If you haven’t had a chance to visit the employer or you don’t remember from your callback interviews—it’s also worthwhile to ask what you ought to wear. With the onset of “business casual,” no resource other than the employer you’re going to work for can give you a definitive answer on what’s appropriate to wear to work. Don’t be afraid to ask! They’ll be delighted that you cared enough to inquire. And they’ll be impressed with your business savvy in realizing the importance of looking like you “fit in.”
By the way, if you are spending your summer in a public interest work-study position, don’t assume that your employer understands how work-study functions. One student arrived at her public interest summer job, figuring they knew they were responsible for half of her hourly rate. They refused to pay. She was left with having to volunteer for them or scramble for a new job with the summer already underway. Moral: Confirm logistics and work-study contracts early!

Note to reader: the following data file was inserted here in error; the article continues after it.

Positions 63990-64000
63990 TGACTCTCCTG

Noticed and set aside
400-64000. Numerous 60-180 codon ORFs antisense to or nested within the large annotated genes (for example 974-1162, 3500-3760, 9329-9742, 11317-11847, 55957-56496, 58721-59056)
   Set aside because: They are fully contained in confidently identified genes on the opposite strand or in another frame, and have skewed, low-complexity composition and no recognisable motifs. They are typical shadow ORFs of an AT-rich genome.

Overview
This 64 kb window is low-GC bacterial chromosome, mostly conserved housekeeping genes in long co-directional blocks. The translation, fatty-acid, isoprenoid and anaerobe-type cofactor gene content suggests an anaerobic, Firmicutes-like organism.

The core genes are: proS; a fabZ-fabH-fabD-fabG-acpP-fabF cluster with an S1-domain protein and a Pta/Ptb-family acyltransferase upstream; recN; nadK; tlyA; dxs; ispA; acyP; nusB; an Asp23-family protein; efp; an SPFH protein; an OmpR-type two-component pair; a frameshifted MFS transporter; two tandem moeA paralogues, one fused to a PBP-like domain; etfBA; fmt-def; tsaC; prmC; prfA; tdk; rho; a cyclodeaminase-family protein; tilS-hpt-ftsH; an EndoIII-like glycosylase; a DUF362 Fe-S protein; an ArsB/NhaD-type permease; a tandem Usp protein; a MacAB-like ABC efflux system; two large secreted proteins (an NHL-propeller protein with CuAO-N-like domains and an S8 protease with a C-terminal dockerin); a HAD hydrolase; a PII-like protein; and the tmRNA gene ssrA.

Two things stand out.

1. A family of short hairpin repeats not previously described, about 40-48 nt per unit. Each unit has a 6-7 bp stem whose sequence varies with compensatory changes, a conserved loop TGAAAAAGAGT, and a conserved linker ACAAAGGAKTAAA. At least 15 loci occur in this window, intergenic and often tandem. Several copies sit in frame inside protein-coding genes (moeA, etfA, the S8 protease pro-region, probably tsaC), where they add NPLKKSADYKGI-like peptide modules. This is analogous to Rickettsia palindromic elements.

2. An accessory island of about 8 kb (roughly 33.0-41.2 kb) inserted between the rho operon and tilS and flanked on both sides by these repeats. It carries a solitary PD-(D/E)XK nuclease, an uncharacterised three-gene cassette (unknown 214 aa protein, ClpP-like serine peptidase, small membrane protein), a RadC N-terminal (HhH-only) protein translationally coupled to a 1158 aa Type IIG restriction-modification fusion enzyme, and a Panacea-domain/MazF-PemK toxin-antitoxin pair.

e. Get your personal stuff together—your finances and your housing.
Make sure you’ve got your personal life in order. You’re probably going to be very, very busy. You don’t want to worry about details of your private life while you’re clerking. And just as importantly, you don’t want to give your employer the impression that you don’t have your life under control! One lawyer told the story of a summer associate who showed up the weekend before the summer clerkship started, without a dime in her pocket. When she tried to get into her apartment, she discovered that she needed to pay the first and last months’ rent as well as a security deposit. She didn’t have any cash, and she didn’t have a local check to cover the rents and deposit. Frantic, her solution was to call the recruiting coordinator, at home, to ask to borrow a thousand dollars. The lawyer commented dryly, “She didn’t make a very good first impression.”